Apple is likely to partner with an existing major player as a first step in to the healthcare insurance marketplace in 2024, according to an article published by Forbes. The whole idea seems to bank on the value of the rich data available via the Apple Watch line of products. The question is, how is that asset expected to translate to positive broker relationships and, ultimately, sufficient market share to support the business? History doesn’t support the premise. As Alan Ayers, president of Experity Networks, notes, even companies with healthcare bona fides have found the insurance marketplace to be unforgiving to new entrants. “Humana dropped out of the commercial markets because in broker requests-for-proposals (RFPs) there would be three positions: Number-one BCBS, number-two UHC, and then Humana as a weak number-three bidder alongside CIGNA and Aetna,” Ayers commented. “How’s Apple to gain share in the commercial market?” Even Haven, the health insurance venture of JP Morgan, Amazon, and Berkshire Hathaway failed despite the fact that Chase has twice the number of employees as Apple—and Amazon has 10 times as many. The question of how Apple’s move would affect various healthcare provider settings, certainly including urgent care, remains.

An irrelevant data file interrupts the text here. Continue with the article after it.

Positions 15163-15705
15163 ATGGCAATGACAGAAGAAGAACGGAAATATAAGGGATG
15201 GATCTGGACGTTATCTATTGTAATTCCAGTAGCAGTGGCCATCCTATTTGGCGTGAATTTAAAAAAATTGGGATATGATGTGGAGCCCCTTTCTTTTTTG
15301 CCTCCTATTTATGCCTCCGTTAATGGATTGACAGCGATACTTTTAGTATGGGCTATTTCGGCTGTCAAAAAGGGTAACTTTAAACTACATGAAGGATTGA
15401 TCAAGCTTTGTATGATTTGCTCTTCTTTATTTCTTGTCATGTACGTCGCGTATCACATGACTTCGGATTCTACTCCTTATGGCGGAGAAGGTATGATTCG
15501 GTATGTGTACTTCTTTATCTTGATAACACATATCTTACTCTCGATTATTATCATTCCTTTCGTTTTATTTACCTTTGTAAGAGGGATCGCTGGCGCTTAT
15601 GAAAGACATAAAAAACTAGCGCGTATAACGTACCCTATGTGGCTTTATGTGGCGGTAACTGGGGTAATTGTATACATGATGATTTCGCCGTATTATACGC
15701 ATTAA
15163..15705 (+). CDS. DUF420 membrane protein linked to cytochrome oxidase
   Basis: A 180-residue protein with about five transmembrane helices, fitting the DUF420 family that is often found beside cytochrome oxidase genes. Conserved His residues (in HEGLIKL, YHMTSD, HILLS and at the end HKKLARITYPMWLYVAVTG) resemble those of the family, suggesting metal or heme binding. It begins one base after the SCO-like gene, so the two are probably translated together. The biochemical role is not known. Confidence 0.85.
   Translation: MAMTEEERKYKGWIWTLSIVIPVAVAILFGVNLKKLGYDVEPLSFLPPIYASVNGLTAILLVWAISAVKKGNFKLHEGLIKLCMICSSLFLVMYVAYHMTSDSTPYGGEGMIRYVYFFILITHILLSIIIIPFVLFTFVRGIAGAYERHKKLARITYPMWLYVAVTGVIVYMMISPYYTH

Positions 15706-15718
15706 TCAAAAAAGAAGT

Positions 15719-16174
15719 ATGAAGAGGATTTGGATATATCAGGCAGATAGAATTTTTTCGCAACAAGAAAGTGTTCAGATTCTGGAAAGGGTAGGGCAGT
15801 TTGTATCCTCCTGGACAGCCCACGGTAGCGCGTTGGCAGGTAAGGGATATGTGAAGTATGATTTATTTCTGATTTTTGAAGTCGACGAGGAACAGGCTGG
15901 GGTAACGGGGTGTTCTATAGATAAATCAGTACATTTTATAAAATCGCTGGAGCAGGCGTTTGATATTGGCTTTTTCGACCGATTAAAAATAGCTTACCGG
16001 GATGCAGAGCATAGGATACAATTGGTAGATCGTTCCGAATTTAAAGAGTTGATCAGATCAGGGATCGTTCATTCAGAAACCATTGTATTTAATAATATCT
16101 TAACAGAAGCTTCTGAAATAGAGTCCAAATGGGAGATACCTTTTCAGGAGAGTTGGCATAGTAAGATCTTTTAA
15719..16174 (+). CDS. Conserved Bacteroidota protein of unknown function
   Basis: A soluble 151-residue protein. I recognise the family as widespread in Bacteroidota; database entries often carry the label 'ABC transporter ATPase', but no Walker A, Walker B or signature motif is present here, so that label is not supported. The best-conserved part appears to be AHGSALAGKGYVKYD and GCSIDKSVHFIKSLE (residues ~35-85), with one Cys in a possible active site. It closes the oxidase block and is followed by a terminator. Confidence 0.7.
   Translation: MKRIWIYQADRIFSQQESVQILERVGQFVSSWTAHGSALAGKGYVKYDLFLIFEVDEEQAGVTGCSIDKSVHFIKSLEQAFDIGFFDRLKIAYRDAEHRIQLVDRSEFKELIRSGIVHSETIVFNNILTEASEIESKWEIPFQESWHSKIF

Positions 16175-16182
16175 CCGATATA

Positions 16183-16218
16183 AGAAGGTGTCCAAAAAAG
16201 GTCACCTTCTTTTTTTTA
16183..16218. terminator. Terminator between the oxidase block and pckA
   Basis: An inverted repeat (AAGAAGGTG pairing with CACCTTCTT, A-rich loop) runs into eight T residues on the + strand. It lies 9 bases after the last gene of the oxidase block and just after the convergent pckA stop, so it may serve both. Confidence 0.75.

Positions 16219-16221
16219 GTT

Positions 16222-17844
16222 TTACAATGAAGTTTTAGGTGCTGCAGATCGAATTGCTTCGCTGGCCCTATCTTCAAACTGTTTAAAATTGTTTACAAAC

Apple Is Betting Access to Data Is Enough to Launch an Insurance Business. What Would That Mean to Urgent Care?
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